As shown in FIG. 2, the printer 3 includes a recording head 10, a carriage 11, a guide mechanism 12, a carriage moving mechanism 13, a paper conveying mechanism 14, and a maintenance mechanism 15 for the recording head 10. The recording head 10 is mounted on the carriage 11. The guide mechanism 12 guidingly holds the carriage 11 so as to be movable in right and left directions as a main scanning direction. The carriage moving mechanism 13 moves the carriage 11 in right and left directions. The paper conveying mechanism 14 conveys the recording paper fed by the paper feeder 2.

The printer 3 also includes a frame 16 having a rectangular configuration with a longer dimension in right and left directions and a shorter dimension in up and down directions in FIG. 2. The guide mechanism 12, the carriage moving mechanism 13, the paper conveying mechanism 14 and the maintenance mechanism 15 are mounted on the frame 16. In addition, the recording head 10 and the carriage 11 are housed in the frame 16 in a movable manner in right and left directions.

A rear side plate 16 a of the frame 16 is provided with a paper introduction port (not shown), while a front side plate 16 b is provided with a paper discharge port (not shown). The recording paper fed by the paper feeder 2 is introduced through the paper introduction port into the inside of the frame 16, is conveyed forward by the paper conveying mechanism 14 and is discharged through the paper discharge port to the paper discharge tray 5 (see FIG. 1) located in front of the paper discharge port.

A platen 17 having a plurality of ribs is mounted on a bottom surface of the frame 16. Within the frame 16, recording (i.e., image formation) is performed by the recording head 10 on the recording paper moving on the platen 17.

The recording head 10 is provided with four rows of ink nozzles 10 a-10 d facing downward. By downwardly ejecting four colors of ink (black, cyan, yellow and magenta) through the ink nozzles 10 a-10 d, an image is formed on the recording paper. The four rows of ink nozzles 10 a-10 d, which are provided under the recording heard 10, are indicated by dashed lines at positions seen through the recording head 10 in FIG. 2.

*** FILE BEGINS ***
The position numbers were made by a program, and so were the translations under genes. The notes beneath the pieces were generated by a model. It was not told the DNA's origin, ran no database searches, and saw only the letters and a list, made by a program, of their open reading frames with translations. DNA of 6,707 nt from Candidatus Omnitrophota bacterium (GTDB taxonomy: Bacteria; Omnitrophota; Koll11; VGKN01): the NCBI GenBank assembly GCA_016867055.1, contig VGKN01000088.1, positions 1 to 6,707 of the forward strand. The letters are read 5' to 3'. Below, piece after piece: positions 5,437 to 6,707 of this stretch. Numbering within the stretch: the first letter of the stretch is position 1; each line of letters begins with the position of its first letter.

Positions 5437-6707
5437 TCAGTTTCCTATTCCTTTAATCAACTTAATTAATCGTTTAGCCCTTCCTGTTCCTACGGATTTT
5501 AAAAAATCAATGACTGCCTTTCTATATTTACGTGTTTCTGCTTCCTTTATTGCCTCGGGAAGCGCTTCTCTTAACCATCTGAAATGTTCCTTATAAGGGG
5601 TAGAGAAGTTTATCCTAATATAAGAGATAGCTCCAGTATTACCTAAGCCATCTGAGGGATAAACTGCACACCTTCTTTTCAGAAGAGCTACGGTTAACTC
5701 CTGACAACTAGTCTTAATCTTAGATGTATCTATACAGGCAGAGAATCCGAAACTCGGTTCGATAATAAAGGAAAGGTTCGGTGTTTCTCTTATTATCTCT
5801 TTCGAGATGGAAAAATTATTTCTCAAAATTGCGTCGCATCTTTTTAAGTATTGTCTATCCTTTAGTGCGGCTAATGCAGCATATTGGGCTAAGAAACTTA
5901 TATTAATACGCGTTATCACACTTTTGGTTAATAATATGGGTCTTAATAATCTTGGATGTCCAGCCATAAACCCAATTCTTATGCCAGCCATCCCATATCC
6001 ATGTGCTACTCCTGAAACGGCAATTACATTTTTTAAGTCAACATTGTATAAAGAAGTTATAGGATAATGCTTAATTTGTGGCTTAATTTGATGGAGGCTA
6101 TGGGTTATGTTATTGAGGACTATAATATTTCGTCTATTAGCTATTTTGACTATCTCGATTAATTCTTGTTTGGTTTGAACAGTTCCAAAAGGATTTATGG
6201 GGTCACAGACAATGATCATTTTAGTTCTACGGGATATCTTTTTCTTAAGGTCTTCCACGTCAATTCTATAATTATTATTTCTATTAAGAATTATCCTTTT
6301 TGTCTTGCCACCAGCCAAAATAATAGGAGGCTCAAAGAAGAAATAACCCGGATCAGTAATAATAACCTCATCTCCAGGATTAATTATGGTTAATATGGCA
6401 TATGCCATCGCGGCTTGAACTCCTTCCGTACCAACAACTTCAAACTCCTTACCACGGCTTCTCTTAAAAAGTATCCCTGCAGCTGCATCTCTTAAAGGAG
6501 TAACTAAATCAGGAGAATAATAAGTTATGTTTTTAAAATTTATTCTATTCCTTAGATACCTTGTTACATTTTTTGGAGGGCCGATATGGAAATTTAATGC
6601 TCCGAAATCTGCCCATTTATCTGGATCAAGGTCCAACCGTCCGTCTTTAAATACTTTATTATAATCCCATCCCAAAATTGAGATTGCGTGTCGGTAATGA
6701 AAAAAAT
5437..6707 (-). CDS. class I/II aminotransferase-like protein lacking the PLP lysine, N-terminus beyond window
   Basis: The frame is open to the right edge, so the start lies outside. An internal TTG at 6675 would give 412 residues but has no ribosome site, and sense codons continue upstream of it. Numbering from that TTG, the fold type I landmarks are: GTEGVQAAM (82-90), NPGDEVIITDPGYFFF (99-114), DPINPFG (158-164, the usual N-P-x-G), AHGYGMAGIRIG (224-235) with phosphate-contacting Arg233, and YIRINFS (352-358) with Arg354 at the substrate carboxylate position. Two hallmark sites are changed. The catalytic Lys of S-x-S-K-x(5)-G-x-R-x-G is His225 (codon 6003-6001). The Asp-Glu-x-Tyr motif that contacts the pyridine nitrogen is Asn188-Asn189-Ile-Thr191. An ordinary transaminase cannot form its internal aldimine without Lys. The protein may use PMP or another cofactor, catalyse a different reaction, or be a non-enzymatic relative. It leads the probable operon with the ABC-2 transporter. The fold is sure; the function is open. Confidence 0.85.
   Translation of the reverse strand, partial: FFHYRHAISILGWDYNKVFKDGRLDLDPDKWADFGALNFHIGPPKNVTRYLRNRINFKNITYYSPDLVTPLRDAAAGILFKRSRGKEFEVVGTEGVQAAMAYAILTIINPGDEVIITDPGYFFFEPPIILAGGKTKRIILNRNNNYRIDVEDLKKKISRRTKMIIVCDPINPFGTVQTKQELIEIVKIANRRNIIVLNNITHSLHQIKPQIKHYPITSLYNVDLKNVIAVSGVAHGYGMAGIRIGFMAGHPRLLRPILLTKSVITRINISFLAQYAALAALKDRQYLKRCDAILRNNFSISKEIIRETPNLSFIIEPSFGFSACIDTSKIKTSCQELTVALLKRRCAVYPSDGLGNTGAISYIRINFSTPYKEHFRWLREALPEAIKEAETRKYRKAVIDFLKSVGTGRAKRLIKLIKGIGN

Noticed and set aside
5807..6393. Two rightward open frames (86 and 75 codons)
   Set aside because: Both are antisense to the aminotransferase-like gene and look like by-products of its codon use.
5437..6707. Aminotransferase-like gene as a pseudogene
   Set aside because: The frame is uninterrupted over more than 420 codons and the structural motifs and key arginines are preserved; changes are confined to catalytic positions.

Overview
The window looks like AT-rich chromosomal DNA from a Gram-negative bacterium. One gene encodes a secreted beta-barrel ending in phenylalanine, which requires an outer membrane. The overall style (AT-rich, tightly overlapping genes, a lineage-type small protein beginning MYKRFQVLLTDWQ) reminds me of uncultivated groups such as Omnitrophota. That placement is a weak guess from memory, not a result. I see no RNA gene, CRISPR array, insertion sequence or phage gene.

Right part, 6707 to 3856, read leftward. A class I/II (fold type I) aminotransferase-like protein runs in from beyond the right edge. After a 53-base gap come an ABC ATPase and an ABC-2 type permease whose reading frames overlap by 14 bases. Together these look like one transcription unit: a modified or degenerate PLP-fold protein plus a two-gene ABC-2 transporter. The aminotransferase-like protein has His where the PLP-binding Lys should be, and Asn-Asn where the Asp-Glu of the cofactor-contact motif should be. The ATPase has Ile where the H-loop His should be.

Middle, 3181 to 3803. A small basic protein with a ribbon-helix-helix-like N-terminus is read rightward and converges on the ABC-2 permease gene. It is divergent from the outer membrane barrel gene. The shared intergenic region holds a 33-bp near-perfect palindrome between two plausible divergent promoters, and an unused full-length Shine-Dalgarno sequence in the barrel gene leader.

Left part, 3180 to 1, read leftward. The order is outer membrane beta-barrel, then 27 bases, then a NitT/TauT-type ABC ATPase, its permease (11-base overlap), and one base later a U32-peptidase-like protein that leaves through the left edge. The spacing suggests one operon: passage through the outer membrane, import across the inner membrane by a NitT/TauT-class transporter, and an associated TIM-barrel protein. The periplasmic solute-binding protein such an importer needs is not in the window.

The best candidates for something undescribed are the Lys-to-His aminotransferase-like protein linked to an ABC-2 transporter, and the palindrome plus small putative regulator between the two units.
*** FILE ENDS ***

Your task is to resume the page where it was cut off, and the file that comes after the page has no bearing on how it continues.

Each of the four rows of ink nozzles 10 a-10 d is constituted by, for example, 150 ink nozzles (not shown) aligned in the conveying direction of the recording paper for ejecting ink of the same color. The four rows of ink nozzles are arranged in order in the moving direction of the carriage 11.

Ink cartridges 21 a-21 d for four colors of ink mounted on a cartridge mounting portion 20 provided on a front side of the frame 16 are connected to the recording head 10 through four flexible ink tubes 22 a-22 d passing through the inside of the frame 16. The four colors of ink are supplied to the recording head 10 by means of pressure applied by a pressure pump 111 (not shown in FIG. 2, see FIG. 4).

Two flexible print circuits (FPC's) 23 and 24 are provided in the frame 16. The FPC 23 extends integrally with the two ink tubes 22 a and 22 b, and is connected to the recording head 10. The FPC 24 extends integrally with the two ink tubes 22 c and 22 d, and is connected to the recording head 10. A plurality of signal lines are provided on the FPC's 23 and 24 so as to electrically connect a control process unit 70 (not shown in FIG. 2) and the recording head 10.

The guide mechanism 12 includes a guide shaft 25 and a guide rail 26. The guide shaft 25 extends in right and left directions in the drawing of FIG. 2 in a rear portion inside the frame 16. Right and left ends of the guide shaft 25 are connected to a right side plate 16 d and a left side plate 16 c of the frame 16, respectively. The guide rail 26 extends in the right and left directions in a front portion in side the frame 16. A rear end portion of the carriage 11 is slidably penetrated by the guide shaft 25, while a front end portion of the carriage 11 is slidably joined with the guide rail 26.

The carriage moving mechanism 13 includes a carriage motor 30, a drive pulley 31, a driven pulley 32 and a belt 33. The carriage motor 30 is mounted on a rear face of the right end portion of the rear side plate 16 a of the frame 16. The drive pulley 31 is rotatingly driven by the carriage motor so. The driven pulley 32 is rotatably supported by a left end portion of the rear side plate 16 a. The belt 33 is wound around the pulleys 31 and 32 and fixed to the carriage 11. A carriage movement encoder 39 for detecting a moving amount of the carriage 11, in other words, for detecting a position of the recording head 10, is provided in the vicinity of the carriage motor 30.

The paper conveying mechanism 14 includes a paper conveying motor 40, a regist roller 41, a drive pulley 42, a driven pulley 43 and a belt 44.